Punch Taverns offers free pint at 700 pubs as part of Cask Ale Week: In celebration of this year’s Cask Ale Week, Punch Taverns is offering pub-goers a free pint in over 700 of its pubs throughout England and Wales. The pubs included are part of Punch’s successful rotational cask scheme, Finest Cask, where Punch partners have access to over 100 regional beers throughout the year. Anyone can visit the website ( from 22 September and enter their email address on the site in order to receive a free pint voucher. The website will also show all of the 700 participating pubs where the voucher is redeemable throughout Cask Ale Week. Supporting the Free Pint Promotion will be the Daily Telegraph, who will be featuring an article during the week where readers will be able to cut out a free pint voucher and redeem it in participating pubs. In its sixth year running, Cask Ale Week takes place from 25 September to 5 October as a celebration of great British beers in British pubs.

Rhubarb to launch multi-offer site in December: The contract caterer Rhubarb will be launching Sky Garden at the top of 20 Fenchurch Street in the City of London in early December. It consists of two restaurants, a cafe/bar and four dedicated events spaces. The venue’s landscaped gardens have been designed by multi-award winning landscape architects Gillespies. Level 37 of the building will house the Fenchurch Seafood Bar & Grill, while the Darwin Brasserie on level 36 is an all-day brasserie offering. The Sky Pod bar on level 35 will be a contemporary, all-day food and destination bar offering lunch time snacks and British charcuterie in the evening with a focus on local London produce and suppliers. Three event spaces and a private dining room are available for hire across levels 35, 36 and 37.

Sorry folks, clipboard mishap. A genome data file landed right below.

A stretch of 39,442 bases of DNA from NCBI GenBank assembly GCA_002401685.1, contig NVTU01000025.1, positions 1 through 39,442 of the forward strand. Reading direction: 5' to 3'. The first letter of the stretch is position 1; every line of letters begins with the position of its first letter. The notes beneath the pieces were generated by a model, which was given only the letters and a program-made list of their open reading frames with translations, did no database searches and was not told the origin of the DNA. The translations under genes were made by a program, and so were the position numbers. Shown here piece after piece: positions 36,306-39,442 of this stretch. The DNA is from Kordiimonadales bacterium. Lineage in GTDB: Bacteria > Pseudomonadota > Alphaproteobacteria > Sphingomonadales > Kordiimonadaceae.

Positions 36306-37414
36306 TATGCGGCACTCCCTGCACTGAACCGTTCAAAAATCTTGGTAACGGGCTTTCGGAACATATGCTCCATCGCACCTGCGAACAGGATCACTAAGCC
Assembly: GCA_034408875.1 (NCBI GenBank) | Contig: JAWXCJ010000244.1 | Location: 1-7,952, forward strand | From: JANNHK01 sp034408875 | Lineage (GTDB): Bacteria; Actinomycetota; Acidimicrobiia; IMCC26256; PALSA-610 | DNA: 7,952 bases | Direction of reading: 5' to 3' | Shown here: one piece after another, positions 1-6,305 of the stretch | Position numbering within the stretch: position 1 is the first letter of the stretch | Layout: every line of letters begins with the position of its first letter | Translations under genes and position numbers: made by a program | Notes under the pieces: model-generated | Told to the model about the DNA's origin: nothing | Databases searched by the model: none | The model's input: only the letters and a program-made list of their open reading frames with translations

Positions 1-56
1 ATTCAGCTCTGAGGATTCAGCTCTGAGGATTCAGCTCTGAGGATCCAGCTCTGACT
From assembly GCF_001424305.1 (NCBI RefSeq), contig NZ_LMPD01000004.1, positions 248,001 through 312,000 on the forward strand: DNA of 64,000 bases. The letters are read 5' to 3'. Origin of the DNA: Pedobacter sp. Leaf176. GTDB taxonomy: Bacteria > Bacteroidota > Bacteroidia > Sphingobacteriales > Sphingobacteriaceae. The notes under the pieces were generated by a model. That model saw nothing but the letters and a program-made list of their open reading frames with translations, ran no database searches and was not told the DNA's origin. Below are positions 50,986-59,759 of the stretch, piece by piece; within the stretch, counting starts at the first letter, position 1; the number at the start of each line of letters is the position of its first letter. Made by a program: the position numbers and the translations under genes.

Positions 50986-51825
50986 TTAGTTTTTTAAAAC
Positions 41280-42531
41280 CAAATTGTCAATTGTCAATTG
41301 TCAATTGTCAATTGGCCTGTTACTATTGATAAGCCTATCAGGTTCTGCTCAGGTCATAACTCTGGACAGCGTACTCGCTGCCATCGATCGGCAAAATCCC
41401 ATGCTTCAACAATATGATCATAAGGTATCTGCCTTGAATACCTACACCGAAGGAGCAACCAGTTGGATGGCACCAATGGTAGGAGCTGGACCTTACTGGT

Yummy Pub Company praises partner Charles Wells: Tim Foster, co-founder of the award-winning Yummy Pub Company, has praised his landlord, the brewer and pub operator Charles Wells, in the wake of the opening, three weeks ago, of the third Yummy pub owned by the Bedford-based firm, the Victoria in Bow, East London. Foster said: “It’s brilliant to see the passion Charles Wells have retained as a business in their people. I meet different people everyday who complain about being part of the ‘big organisation’ or ‘just a number’. I know the business is not huge, but it’s big enough. To have an entire property team, sales team, one of the fellas in change of it all, mucking in at the last minute to get everything looking shipshape as we opened the doors was not done because they were told to, it was done because they genuinely care.” Foster also revealed plans to create a roof garden at the site. He said: “The flat roof gardens are next. No point planting as we head into the middle of autumn, but this time next year, the view from Google Earth (or maybe one of those little drone things) will be a green oasis of veggies, salads, chickens and flowers. It’s going to give a whole new meaning to the ‘kitchen garden’ but it will be locally sourced, that’s for sure.”
Chapel Down secures lease on new land: Wine maker Chapel Down has completed on the first of four long term land leases. The site is at Court Lodge Farm in Boxley on the North Downs in Kent, and totals 145 acres of prime viticultural land. Chief executive Frazer Thompson said: “This is exciting news for us. The land is very close to our existing vineyard at Kits Coty – a site we believe to be the finest terroir in England for viticulture. It shares an almost identical geology and topography and will enable us to grow more world-class grapes to satisfy the increasing demand for Chapel Down wines over the next 25 years.”